Part 8 of our PyCon.DE 2018 series introduces the concepts behind the grammar of graphics and how to use them in Python by means of the Altair library and the Vega specification.
PyCon.DE is where Pythonistas in Germany can meet to learn about new and upcoming Python libraries, tools, software, and data science. In 2018 we had more than 500 participants in Karlsruhe, a city where approximately 3600 IT companies with more than 36000 jobs exist.
According to Wikipedia, a set of structural rules governing the composition of clauses, phrases and words in any given natural language is a grammar, so a grammar of graphics is the set of structural rules governing the composition of visual elements. Using composition to transform data into visual representation is quite powerful and allows to create complex visualisations with simple building blocks.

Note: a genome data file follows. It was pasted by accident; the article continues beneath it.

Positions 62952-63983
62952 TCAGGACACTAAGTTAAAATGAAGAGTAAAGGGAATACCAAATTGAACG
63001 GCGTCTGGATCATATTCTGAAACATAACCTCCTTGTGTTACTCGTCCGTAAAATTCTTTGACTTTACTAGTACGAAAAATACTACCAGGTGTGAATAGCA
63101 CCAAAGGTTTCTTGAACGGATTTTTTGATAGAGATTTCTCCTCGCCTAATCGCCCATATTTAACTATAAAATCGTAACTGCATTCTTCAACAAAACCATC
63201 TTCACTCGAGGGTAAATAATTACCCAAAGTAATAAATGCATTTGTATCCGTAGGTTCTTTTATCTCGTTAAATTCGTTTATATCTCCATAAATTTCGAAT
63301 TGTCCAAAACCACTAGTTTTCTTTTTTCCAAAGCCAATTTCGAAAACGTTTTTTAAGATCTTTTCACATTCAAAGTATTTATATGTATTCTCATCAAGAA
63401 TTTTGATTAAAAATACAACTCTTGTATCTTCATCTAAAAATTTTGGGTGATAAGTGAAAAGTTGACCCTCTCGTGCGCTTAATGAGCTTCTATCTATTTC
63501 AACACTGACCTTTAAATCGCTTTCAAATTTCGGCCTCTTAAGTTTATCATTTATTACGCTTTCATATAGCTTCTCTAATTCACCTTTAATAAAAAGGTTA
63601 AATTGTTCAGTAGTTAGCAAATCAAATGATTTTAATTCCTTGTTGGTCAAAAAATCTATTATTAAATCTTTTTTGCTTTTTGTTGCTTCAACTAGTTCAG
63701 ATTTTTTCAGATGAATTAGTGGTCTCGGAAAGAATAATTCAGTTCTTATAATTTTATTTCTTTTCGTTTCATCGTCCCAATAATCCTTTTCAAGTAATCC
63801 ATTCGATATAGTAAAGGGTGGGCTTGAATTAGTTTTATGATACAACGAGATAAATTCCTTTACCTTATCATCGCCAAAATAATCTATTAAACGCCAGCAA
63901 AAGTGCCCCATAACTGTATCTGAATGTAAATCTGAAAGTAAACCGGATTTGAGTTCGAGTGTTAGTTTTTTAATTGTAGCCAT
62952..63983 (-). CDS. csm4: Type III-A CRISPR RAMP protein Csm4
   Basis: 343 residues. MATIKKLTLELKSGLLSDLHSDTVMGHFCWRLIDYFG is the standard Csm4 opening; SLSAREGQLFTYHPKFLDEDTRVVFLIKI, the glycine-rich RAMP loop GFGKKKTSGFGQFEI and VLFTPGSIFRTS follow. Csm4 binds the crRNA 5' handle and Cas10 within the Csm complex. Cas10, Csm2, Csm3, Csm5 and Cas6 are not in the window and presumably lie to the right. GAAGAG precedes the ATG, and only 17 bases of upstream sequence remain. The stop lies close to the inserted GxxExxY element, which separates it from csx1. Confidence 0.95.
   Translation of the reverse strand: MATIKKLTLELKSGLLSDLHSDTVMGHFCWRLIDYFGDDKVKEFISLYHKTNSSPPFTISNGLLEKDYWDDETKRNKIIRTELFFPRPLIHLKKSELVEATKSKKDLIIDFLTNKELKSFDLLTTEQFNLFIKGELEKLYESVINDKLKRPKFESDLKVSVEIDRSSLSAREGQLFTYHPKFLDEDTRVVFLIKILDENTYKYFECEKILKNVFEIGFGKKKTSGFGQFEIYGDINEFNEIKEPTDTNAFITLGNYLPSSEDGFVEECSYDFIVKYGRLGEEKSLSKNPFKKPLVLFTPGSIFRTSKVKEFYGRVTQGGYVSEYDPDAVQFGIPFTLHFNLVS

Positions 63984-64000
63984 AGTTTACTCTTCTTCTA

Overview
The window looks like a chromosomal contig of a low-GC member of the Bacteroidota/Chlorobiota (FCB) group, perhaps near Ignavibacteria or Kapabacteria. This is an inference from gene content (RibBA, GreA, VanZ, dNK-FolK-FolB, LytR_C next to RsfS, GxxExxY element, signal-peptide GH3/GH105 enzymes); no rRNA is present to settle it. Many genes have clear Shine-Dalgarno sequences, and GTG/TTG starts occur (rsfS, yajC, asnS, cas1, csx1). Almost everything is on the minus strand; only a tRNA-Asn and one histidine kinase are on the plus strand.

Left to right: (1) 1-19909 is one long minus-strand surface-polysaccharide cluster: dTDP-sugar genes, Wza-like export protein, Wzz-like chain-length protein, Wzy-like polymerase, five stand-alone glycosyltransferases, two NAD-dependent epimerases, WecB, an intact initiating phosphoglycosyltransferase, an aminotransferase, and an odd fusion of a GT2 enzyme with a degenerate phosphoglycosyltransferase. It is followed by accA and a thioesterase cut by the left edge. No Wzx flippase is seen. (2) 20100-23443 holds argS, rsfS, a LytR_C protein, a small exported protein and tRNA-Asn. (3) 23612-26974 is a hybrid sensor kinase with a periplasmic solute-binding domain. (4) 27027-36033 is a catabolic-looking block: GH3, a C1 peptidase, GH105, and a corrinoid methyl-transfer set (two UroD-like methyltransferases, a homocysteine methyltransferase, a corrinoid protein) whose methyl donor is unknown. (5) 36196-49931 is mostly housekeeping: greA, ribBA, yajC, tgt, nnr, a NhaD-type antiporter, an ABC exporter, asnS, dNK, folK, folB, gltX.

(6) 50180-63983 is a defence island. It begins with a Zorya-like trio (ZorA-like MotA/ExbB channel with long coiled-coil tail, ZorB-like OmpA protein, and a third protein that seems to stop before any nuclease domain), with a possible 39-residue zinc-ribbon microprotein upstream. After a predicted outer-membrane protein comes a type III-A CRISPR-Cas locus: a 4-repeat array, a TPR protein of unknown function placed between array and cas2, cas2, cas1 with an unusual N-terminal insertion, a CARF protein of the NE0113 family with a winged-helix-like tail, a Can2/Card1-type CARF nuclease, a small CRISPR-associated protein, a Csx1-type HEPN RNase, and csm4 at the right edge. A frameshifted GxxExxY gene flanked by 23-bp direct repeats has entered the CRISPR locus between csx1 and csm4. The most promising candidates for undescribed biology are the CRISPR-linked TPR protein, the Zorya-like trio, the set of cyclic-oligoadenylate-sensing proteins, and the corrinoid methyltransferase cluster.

One of the few plotting libraries in Python that provide such a declarative and compositional API is Altair, backed by the Vega specification, which is relatively new, considering the ideas behind the grammar of graphics date back to the 80s.
In the talk, we introduce the core concepts behind the grammar of graphics and show practical examples of the Altair API in Python to create Vega plots. Malte Harder is a Data Scientist at Blue Yonder doing data engineering with a passion for visualisations.